A large map of South East England above Robert’s desk outlines UKIP’s concentration of Eastern support, namely in  the seats of Boston, Clacton, South Thanet, Thurrock and Great Yarmouth. Various figures are cast in my direction, the most puzzling of which stating that immigration levels in the town have risen between 6 and 30% in the past five years, which struck me as fairly vague data. ‘What we’re seeing is those who would have voted Labour in the nearby areas moving over to UKIP.’ Robert tells me. ‘You used to never hear a foreign voice in the streets around here and now people are thinking to themselves: where have all these people come from?’ While I listen intently Robert’s assistant places a piece of rock candy in my palm, coloured in UKIP purple-and-yellow with the title ‘Together we Rock’ below the face of  candidate Alan Grey. She points me in the direction of a women’s clothing store opposite which she claims was set up with the aid of a £54,000 government grant by a Portuguese speaking couple from a former colony in Africa. The shop remains closed all year round she tells me, the couple only surfacing to show their face in order to collect their post from the premises.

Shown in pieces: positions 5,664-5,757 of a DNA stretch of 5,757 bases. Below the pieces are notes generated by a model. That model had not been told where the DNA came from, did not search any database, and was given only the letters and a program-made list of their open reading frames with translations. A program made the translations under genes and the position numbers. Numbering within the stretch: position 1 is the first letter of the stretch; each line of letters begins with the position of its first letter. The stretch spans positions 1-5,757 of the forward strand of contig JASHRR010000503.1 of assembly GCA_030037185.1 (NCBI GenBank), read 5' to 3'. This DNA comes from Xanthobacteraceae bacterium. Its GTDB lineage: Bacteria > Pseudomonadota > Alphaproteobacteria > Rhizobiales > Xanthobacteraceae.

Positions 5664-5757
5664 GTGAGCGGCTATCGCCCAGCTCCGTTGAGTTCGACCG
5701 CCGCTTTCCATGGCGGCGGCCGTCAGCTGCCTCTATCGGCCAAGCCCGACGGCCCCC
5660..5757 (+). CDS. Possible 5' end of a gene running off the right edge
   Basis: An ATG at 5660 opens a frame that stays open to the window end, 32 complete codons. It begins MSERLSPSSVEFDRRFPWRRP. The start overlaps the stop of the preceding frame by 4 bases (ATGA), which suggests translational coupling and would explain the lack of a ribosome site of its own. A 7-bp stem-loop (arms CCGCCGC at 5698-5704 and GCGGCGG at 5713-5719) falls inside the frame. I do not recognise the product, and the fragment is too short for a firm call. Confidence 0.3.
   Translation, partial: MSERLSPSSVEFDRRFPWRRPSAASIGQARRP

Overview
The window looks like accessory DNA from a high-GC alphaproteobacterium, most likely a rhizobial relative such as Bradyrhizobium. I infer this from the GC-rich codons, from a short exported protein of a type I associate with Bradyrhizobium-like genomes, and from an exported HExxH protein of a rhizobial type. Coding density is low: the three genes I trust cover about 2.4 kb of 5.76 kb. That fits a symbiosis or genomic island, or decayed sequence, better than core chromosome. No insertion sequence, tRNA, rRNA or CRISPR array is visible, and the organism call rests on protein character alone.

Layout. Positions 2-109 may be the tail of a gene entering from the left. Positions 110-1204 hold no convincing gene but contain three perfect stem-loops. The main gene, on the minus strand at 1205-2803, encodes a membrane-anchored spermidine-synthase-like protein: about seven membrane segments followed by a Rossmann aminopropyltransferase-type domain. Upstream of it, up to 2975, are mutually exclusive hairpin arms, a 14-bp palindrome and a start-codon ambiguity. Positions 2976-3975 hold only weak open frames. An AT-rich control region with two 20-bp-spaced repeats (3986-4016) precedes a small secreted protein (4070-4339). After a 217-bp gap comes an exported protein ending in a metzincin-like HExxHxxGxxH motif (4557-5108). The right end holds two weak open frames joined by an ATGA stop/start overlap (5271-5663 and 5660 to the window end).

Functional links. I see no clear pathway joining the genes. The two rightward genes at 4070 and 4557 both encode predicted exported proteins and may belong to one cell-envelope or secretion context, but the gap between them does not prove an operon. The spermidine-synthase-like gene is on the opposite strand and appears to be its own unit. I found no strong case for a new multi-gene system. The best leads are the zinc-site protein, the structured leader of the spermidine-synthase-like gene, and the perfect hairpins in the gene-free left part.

When I bring up the topic of tensions within the community the pair point in the direction from which I had just arrived, namely in and around St. Peter’s Road, a hotspot of migrant community stores and activity. Tensions spill over particularly in the evening hours, Robert informs me, due in part to the presence of gang-controlled areas by Eastern Europeans who habitually carry knives (a trait backed up in Robert’s experience from his time working as a prison officer). Living in the town of Caister-on-Sea, however, Robert is unable to confirm these claims first hand and is, like many in the town, relying on the local press for such information. ‘We did have one case where a Portuguese cafe put up a sign saying ‘We don’t serve the English.’ Trading standards had to come in to sort it out. You can’t have that.’